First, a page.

Many people know exactly how to answer interview questions in a way that instills confidence in a hiring manager. In short, it’s (relatively) easy to bullshit. So, research shows that the best way to vet someone is to have him or her complete a task for you—for example, if you’re hiring a salesperson, ask them to sell you something. We had our applicants create an outreach strategy to reach our target audiences, giving them relatively little direction to see how they would tackle the assignment without guidance. The results were telling, and those that clearly didn’t put the time or energy into making it quality were removed from the running.

4. Have Everyone on the Team Interview the Stars

Finding a cultural fit for your team is tricky. Just because Person A and Person B get along, and Person B and Person C get along, doesn’t mean that Person A and C will get along (let alone work well together). As three co-founders with quite differing personalities and work styles, it was important that each of us would work well with our first hire. So we interviewed him four times, twice after we knew he was our top choice. That may seem excessive, but we needed confidence that he’d fit in well. When each of us felt that we’d have a productive working dynamic with him, we knew we had the right guy.

5. Invite Them, Truly, to be Part of the Team

Once you hire someone, you have a choice: You can consider him an employee, in the sense that you issue him directives, evaluate his work, and compensate him for his time. Or, you can consider him a member of the team that has chosen to dedicate his time to making your vision a reality, including learning alongside you and experiencing the ups and downs of your venture. And the latter is one of the main reasons why people join start-ups in the first place. We made it a point from day one to show Shane that he was part of our team, and that intention has already paid dividends.

6. Design an Onboarding Process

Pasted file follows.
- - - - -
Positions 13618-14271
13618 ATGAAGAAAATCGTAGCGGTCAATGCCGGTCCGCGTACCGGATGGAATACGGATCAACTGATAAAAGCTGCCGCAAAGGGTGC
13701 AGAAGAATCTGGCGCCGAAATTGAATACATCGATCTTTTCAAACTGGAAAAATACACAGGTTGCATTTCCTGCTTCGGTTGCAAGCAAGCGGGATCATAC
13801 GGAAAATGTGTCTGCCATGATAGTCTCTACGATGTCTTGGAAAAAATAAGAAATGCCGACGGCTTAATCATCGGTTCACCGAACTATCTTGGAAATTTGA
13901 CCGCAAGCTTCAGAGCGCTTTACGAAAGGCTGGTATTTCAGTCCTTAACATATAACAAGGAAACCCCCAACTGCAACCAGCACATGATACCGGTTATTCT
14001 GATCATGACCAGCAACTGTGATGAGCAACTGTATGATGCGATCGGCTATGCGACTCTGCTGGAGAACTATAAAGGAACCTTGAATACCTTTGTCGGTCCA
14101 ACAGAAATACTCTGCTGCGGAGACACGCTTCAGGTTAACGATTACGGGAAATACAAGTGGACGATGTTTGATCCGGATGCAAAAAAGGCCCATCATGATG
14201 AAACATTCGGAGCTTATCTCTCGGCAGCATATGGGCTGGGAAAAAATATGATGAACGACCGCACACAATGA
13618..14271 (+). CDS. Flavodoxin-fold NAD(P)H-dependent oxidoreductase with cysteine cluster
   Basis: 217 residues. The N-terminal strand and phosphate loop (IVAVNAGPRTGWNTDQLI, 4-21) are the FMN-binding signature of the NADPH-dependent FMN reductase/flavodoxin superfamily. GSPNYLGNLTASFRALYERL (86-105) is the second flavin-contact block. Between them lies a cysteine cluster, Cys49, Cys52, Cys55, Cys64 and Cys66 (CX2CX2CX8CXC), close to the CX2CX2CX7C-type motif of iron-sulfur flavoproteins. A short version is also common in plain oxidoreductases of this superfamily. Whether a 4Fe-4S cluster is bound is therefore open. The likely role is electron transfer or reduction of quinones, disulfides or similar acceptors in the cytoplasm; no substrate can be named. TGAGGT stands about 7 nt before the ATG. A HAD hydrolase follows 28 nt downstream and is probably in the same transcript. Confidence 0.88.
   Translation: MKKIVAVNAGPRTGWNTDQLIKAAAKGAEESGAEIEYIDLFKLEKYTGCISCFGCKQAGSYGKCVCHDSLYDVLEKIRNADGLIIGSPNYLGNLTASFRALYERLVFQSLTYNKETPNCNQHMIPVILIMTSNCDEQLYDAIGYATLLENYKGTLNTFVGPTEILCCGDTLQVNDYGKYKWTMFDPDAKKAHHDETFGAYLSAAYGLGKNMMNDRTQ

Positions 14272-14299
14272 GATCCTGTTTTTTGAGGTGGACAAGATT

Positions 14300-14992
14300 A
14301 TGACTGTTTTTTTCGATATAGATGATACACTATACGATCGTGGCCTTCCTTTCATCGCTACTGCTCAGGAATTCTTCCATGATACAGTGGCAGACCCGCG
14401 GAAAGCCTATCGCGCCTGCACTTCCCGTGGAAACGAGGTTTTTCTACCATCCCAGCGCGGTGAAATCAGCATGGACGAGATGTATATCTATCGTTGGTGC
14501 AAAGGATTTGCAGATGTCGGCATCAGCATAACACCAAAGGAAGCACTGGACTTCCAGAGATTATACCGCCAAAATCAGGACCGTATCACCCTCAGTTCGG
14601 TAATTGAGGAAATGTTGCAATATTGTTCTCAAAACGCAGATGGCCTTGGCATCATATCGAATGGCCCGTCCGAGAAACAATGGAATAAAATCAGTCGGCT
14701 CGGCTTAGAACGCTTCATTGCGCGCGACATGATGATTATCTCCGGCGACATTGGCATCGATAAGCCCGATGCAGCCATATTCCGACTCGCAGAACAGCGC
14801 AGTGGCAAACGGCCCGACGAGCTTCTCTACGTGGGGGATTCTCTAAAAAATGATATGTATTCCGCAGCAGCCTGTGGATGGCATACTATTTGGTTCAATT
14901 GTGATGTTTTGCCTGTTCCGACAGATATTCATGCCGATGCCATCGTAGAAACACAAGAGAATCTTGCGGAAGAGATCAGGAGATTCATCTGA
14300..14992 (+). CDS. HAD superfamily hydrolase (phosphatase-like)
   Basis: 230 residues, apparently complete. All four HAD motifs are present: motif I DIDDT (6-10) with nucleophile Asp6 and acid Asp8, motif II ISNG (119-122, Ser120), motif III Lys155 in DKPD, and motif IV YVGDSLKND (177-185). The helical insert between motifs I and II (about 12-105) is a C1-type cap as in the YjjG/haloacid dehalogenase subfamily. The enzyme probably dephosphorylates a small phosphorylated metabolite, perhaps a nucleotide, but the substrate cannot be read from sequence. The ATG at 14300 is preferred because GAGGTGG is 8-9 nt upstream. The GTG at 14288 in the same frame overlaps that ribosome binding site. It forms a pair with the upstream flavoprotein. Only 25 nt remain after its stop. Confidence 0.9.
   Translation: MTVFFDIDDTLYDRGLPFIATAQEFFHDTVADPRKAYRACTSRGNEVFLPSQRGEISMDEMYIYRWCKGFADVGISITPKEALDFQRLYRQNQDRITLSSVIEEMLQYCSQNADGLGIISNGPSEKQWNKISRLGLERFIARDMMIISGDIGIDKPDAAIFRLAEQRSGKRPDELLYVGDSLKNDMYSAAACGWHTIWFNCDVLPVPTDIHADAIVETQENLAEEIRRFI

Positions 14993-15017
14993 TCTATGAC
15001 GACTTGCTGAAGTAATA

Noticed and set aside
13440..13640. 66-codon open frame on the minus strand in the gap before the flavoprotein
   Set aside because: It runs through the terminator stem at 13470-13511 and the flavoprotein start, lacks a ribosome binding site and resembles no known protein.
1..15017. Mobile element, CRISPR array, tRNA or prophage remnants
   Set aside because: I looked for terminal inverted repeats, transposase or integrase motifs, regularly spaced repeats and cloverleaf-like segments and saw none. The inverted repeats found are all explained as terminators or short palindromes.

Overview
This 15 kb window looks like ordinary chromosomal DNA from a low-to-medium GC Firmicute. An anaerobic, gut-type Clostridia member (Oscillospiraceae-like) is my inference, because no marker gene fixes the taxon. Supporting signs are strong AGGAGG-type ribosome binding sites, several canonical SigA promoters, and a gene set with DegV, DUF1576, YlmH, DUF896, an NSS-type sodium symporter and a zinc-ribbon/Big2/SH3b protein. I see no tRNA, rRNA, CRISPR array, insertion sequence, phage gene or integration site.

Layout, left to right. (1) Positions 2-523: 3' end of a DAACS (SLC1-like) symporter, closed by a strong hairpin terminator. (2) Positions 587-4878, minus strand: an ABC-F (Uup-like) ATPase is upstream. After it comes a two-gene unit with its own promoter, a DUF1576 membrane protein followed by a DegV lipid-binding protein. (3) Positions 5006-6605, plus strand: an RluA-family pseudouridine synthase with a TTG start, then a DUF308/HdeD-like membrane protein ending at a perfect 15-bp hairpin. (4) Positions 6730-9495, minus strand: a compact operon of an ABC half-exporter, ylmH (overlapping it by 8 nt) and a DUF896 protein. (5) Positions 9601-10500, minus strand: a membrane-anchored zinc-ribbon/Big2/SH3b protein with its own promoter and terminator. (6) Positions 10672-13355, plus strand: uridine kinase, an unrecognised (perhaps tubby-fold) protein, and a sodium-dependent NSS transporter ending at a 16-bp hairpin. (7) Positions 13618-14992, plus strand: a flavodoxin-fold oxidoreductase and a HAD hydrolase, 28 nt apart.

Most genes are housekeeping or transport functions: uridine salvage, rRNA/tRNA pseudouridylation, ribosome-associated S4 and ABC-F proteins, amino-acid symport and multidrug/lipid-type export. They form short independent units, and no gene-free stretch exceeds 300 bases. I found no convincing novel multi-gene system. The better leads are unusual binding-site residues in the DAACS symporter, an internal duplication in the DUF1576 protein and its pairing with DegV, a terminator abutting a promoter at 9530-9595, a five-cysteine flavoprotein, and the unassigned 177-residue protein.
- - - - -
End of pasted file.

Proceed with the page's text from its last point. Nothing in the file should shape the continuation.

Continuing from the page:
While we did some things right during the hiring process, there are others we would have done differently. For example, the extent of our “official” onboarding for Shane was a two-hour conversation on his first day on the job. Other than that, we tried our best to show our culture and expectations over the course of many smaller conversations. And though the result has been fine, we’d definitely do it differently next time—we would put together a series of sessions ranging from our culture and intent to company history and strategy. At the very least, having all these things spelled out means that everyone who joins the company will have the same experience.

7. Have Your Legal Ducks in a Row

Here’s a bold admission: We didn’t have an employment contract for Shane for the first six months that he was working for us. As a young business, we just hadn’t prioritized our legal documents. Again, though everything has turned out fine, I do not recommend this approach. Not having a contract in place (or terms discussed with advisors and lawyers) meant that both Shane and our team were legally unprotected. Fact is, not all hires work out. And when you’re laser-focused on revenue and market development, the last thing you need is a legal headache. Knowing that everyone is officially taken care of means that you can focus on what matters most.

Your first hire is a huge step in the life of your company. Take the time to do things the right way, and you’ll make sure that your first employee will be there for the long haul—and be one of the greatest things to happen to your company in its early days.

Check out more from Start-Up Week at The Daily Muse!

Best Hire: Employee or Independent Contractor?

Best Hire: Employee or Independent Contractor?

As small business owners, sooner or later we are faced with hiring our first employee.  So which kind is best: full time employee or independent contractor?  Here’s a great post with all the pros and cons. 

The Pros and Cons of Hiring: Employee vs. Independent Contractor

BY LAURA SHERMAN | SMALL BUSINESS


[This article is a piece of part 11 of our Smart and Simple Guide to Starting a Business – scroll to the end to see the other parts]

As a small business owner you will need to determine whether to hire full time employees or use independent contractors. Don’t make the mistake of thinking they are basically the same thing. They aren’t.

Although you pay both kinds of workers to do tasks for you, they are not viewed the same by the IRS. And if the IRS suspects that you are not classifying your workers correctly, they might audit you.

The IRS defines independent contractors in this way: “The general rule is that an individual is an independent contractor if the payer has the right to control or direct only the result of the work and not what will be done and how it will be done.”

So, if you own a restaurant and hire two waiters, they would be employees. However, if you contracted a local handyman to come in as needed to fix anything minor that breaks in your restaurant, they would be an independent contractor even if you pay them hourly. The waiters show up to your place of business and work under you, while the handyman has his own business and simply shows up and fixes things his or her way.